Loading Events

Birmingham & the A-bomb

Wednesday 8 April 2020 / 5.30pm — 7.00pm

Tickets

The numbers below include tickets for this event already in your cart. Clicking "Get Tickets" will allow you to edit any existing attendee information as well as change ticket quantities.
Birmingham & the A-bomb
£ 3.00
14 available

This event has been postponed until further notice, we apologise for any disappointment.

Launch: 5.30–6pm
Talk: 6–7pm 

Join us to launch Yhonnie Scarce’s new installation at Ikon. This event connects the landscapes of Birmingham, where scientific calculations that led to the development of the atom bomb were made during World War II, and Maralinga, South Australia, where nuclear testing took place during 1956–63. Speakers include Dr Ele Carpenter, Reader in Curating at Goldsmiths University of London, and Dr Christopher Hill, Lecturer in History at University of South Wales.

Dr Ele Carpenter is a curator, writer and artist whose research considers the contemporary aesthetics of living in a nuclear present. Her curatorial research investigates nuclear aesthetics, ethics and decolonisation through commissioning new artwork, publishing, curating exhibitions, site visits and roundtable discussions in partnership with arts organisations and nuclear agencies. Ele Carpenter is convenor of the Nuclear Culture Research Group at Goldsmiths University of London where she is a Reader in Curating. She is an Associate Curator with Arts Catalyst, and a Visiting Research Fellow, Institute of the Arts, University of Cumbria. Recent curated exhibitions and roundtable discussions include: ‘Perpetual Uncertainty’ Malmö Konstmuseum, Sweden (2018), Z33 House of Contemporary Art, Hasselt, Belgium (2017), Bildmuseet, Umeå University, Sweden (2016 – 2017). Ele is editor of The Nuclear Culture Source Book (2016). She is currently working on a new project for the CAC Vilnuis, opening in September 2020.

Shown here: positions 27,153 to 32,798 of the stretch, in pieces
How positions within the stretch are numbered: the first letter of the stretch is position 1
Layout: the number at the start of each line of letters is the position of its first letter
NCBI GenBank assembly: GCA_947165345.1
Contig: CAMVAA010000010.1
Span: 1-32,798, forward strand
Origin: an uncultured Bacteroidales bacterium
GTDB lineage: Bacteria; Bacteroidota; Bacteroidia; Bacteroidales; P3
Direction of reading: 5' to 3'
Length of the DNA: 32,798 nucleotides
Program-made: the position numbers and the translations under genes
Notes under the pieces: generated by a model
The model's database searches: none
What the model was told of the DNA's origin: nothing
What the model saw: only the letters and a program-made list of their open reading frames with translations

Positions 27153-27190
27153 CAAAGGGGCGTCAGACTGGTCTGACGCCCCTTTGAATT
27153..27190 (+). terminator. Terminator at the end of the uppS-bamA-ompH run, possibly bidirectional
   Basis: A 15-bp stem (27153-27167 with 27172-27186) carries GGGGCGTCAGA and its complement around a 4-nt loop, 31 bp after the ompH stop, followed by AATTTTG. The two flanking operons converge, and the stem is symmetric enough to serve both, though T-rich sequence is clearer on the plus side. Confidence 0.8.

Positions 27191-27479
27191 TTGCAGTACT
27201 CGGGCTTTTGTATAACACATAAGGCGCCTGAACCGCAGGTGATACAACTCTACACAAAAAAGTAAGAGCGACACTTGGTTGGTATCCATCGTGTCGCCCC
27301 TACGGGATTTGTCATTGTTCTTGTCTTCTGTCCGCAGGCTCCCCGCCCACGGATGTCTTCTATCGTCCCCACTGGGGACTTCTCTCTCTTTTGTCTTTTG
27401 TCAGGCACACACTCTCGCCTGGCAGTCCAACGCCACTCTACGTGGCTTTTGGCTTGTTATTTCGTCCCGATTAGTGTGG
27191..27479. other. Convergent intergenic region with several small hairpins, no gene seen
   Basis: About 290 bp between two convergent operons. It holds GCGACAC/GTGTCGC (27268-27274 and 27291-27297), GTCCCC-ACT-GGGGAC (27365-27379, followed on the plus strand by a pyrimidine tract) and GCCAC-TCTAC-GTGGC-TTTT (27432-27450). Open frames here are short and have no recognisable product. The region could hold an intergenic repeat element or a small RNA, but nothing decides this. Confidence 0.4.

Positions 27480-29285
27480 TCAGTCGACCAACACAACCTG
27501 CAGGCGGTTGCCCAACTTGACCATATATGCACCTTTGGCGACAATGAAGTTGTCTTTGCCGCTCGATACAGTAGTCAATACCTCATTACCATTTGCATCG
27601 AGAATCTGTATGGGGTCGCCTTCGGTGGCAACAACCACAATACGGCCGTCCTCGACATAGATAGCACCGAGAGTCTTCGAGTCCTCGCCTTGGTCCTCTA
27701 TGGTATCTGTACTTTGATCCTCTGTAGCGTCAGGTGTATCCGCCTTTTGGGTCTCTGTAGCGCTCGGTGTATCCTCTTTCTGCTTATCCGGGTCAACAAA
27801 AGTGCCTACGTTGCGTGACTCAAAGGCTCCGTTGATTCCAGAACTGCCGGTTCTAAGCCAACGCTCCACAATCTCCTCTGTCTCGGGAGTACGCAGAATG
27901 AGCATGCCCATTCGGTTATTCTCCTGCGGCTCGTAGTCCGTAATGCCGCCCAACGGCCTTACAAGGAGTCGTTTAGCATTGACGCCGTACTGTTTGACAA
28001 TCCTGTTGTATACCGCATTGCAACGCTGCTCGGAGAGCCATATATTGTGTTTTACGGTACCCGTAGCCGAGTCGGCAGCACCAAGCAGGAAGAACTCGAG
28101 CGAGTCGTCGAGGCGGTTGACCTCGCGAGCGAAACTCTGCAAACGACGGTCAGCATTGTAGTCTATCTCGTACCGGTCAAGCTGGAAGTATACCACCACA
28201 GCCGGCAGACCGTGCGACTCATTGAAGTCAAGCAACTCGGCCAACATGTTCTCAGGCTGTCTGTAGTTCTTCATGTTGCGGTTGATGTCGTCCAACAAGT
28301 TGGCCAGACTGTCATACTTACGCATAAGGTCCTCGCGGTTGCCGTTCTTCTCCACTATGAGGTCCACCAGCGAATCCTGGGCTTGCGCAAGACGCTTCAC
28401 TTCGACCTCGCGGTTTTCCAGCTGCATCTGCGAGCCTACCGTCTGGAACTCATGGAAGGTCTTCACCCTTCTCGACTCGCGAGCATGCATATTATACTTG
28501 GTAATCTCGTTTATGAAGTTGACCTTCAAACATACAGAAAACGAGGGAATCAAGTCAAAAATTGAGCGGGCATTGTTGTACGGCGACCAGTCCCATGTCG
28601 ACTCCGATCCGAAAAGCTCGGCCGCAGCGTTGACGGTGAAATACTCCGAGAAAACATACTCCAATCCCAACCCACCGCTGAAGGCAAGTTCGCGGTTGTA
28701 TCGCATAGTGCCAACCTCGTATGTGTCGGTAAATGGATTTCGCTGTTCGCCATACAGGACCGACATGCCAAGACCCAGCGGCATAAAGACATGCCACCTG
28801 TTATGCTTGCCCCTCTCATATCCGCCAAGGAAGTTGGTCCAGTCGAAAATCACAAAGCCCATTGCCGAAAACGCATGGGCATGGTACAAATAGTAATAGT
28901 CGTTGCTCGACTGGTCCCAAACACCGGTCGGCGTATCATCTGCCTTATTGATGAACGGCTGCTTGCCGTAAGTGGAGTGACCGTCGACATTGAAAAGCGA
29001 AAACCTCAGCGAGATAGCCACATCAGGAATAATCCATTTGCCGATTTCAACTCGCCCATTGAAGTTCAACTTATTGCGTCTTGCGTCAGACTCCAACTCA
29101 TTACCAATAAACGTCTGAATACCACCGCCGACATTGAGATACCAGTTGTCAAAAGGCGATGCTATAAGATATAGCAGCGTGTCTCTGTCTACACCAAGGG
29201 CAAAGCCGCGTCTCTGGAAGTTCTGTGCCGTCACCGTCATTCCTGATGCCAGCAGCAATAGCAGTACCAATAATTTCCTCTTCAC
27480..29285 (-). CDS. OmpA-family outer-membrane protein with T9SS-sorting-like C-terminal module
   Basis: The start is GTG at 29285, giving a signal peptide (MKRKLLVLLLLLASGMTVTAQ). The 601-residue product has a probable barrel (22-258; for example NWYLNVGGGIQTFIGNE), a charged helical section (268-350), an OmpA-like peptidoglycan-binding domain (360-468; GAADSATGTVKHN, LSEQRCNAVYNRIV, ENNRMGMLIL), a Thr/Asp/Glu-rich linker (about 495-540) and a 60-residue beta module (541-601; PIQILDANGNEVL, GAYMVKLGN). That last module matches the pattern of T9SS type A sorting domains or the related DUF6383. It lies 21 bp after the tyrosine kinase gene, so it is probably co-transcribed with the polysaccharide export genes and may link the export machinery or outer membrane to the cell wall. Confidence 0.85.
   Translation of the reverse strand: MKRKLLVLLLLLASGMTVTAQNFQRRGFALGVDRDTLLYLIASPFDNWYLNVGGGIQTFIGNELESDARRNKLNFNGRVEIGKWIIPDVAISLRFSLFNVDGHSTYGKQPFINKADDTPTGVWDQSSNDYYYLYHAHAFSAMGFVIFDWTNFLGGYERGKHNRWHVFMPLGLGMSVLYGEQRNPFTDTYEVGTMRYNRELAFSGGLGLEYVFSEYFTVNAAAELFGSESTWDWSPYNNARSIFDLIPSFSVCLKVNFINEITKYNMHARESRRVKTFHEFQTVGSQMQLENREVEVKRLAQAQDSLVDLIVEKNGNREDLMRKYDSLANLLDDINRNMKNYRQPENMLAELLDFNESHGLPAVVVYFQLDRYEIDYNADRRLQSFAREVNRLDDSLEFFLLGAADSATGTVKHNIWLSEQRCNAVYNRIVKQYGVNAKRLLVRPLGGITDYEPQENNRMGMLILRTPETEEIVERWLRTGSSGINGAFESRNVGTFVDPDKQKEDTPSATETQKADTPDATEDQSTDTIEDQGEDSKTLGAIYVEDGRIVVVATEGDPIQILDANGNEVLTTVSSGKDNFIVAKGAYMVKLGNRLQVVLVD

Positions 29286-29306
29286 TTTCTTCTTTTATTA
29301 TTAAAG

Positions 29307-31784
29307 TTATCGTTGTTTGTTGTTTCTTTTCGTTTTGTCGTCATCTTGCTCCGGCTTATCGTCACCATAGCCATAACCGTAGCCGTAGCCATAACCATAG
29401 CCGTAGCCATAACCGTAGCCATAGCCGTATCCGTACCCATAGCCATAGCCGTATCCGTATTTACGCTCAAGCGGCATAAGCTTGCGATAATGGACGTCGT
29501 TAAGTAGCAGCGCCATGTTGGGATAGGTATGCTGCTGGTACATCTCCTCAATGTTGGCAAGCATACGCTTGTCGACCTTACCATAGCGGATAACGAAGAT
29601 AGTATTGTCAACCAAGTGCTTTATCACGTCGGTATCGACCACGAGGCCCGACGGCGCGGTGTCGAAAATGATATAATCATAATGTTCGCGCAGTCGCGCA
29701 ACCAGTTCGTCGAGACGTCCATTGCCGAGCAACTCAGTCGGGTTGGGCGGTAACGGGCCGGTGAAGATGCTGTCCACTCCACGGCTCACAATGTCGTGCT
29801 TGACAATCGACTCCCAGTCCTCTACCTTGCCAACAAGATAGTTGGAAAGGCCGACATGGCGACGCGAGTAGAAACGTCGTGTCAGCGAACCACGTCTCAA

In his first book, Peace and Power in Cold War Britain, Dr Christopher Hill examines the relationship between anti-nuclear activism and the media. He is currently working on his next book, The Nuclear Imperialists: British Power at the End of Empire. This explores how imperial norms about the environment, international politics and race shaped the British nuclear programme, from the places where uranium was mined and weapons were tested to the people who were endangered as part of this process.

Booking essential – please book online or call Ikon on 0121 248 0711. Online booking closes at 5pm on Wednesday 8 April 2020.

Presented as part of the Arts and Science Festival, University of Birmingham.